Foreign Minister Gela Bezhuashvili told reporters today that Putin had met the leaders of Abkhazia and South Ossetia, Sergei Bagapsh, and Eduard Kokoity, in Russia's Black Sea resort of Sochi on September 30.
A Kremlin spokesman declined to confirm or deny the information.
Abkhazia and South Ossetia broke away from Tbilisi in the early 1990s, although they remain unreconized.
In televised remarks today, Putin called the September 28 arrests in Georgia of four Russian military officers on espionage charges a sign of the legacy of Lavrenty Beria, an ethnic Georgian who oversaw the Soviet purges of the 1930s that killed millions.
"In spite of the fact that Russia is consistently fulfilling all the agreements we have on removing our armed forces from the territory of [Georgia], in spite of all this, as is known, our military officers were snatched and thrown in jail," Putin said. "This is a sign of the succession of Lavrenty Beria both inside the country and in the international arena.”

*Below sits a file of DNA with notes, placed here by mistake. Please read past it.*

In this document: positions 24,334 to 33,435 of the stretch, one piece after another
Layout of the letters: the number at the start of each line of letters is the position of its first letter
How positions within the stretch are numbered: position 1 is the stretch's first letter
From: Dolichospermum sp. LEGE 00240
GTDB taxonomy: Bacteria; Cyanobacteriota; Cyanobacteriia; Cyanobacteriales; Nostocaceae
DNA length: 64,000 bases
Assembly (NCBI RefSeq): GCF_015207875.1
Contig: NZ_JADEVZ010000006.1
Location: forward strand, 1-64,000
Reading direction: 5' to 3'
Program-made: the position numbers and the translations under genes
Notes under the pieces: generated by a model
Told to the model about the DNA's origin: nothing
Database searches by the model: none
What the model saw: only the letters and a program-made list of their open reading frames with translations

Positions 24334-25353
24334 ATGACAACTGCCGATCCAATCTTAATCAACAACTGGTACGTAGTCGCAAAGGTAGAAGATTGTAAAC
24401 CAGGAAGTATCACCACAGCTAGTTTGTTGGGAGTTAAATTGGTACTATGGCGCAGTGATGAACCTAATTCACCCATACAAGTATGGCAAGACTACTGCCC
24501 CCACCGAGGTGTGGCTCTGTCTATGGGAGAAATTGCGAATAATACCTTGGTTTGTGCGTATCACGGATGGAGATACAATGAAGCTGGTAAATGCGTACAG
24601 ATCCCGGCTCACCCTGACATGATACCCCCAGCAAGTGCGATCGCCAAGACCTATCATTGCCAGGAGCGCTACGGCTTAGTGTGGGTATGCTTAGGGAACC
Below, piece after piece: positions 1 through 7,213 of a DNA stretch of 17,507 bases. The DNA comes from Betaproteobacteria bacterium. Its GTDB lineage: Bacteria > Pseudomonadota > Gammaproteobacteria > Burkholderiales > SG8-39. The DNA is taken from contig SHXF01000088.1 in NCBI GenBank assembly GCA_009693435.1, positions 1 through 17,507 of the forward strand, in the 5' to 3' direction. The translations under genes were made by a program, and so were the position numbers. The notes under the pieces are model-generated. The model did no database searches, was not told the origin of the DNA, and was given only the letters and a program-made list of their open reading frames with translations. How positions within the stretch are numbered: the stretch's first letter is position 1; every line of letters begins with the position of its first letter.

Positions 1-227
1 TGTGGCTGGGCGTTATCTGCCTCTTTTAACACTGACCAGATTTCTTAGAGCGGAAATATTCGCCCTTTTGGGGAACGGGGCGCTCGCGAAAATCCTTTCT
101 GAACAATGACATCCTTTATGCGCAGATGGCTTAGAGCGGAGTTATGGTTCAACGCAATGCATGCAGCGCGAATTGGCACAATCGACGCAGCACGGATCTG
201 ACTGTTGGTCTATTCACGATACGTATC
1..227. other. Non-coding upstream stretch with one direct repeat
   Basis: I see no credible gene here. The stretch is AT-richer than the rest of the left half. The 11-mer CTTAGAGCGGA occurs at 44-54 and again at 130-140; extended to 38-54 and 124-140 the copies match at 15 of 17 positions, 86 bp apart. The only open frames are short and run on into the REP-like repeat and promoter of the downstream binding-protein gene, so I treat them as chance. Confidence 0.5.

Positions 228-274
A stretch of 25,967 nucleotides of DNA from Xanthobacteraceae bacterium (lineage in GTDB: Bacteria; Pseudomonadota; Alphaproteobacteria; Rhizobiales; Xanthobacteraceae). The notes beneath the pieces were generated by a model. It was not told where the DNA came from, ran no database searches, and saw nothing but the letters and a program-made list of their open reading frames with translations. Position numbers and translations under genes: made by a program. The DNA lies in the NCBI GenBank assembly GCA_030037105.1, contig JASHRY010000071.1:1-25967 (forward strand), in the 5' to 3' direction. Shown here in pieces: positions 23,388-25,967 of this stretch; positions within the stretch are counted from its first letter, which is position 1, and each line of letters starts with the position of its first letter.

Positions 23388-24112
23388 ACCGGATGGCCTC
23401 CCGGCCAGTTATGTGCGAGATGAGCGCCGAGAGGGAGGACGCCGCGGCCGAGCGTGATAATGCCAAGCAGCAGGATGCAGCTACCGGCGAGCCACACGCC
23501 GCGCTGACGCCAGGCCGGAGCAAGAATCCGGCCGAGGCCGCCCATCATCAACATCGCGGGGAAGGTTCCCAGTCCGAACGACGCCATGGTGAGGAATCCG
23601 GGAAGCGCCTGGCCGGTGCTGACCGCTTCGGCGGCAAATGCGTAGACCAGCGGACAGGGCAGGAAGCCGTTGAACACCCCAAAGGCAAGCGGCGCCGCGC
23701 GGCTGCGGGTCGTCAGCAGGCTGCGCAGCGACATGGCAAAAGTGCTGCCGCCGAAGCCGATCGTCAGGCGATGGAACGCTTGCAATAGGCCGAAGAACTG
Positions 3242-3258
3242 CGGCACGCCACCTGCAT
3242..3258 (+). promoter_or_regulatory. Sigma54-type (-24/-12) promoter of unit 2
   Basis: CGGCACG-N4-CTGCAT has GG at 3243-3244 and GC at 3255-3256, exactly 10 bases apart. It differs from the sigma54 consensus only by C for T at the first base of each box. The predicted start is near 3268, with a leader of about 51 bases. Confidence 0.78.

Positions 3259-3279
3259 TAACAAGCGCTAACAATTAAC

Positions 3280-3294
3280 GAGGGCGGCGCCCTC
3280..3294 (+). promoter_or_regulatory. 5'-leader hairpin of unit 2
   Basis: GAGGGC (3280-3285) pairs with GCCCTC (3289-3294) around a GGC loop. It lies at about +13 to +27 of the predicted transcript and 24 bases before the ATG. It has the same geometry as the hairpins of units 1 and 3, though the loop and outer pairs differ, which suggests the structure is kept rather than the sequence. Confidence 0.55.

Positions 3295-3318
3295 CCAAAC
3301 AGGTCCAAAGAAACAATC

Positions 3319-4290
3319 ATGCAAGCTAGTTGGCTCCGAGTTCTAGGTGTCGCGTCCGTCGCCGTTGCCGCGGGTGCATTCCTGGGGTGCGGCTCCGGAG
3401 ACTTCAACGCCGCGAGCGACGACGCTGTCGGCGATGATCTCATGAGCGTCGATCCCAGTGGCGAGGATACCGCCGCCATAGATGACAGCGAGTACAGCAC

"[Georgia's leaders] think that in being under the protection of their foreign sponsors, they can feel comfortable and safe," Putin added.
An EU statement says the bloc's foreign policy chief, Javier Solana, encouraged Georgian President Mikhail Saakashvili to find an early solution to the escalating row in a telephone conversation September 30.
Moscow has pulled out most of its diplomats from Tbilisi in protest and said it had temporarily suspended a pullout of its troops from two Russian bases in Georgia.
The presidents of Ukraine, Poland, and Lithuania have called for a diplomatic solution to the escalating row, as have the EU, NATO, and the United States.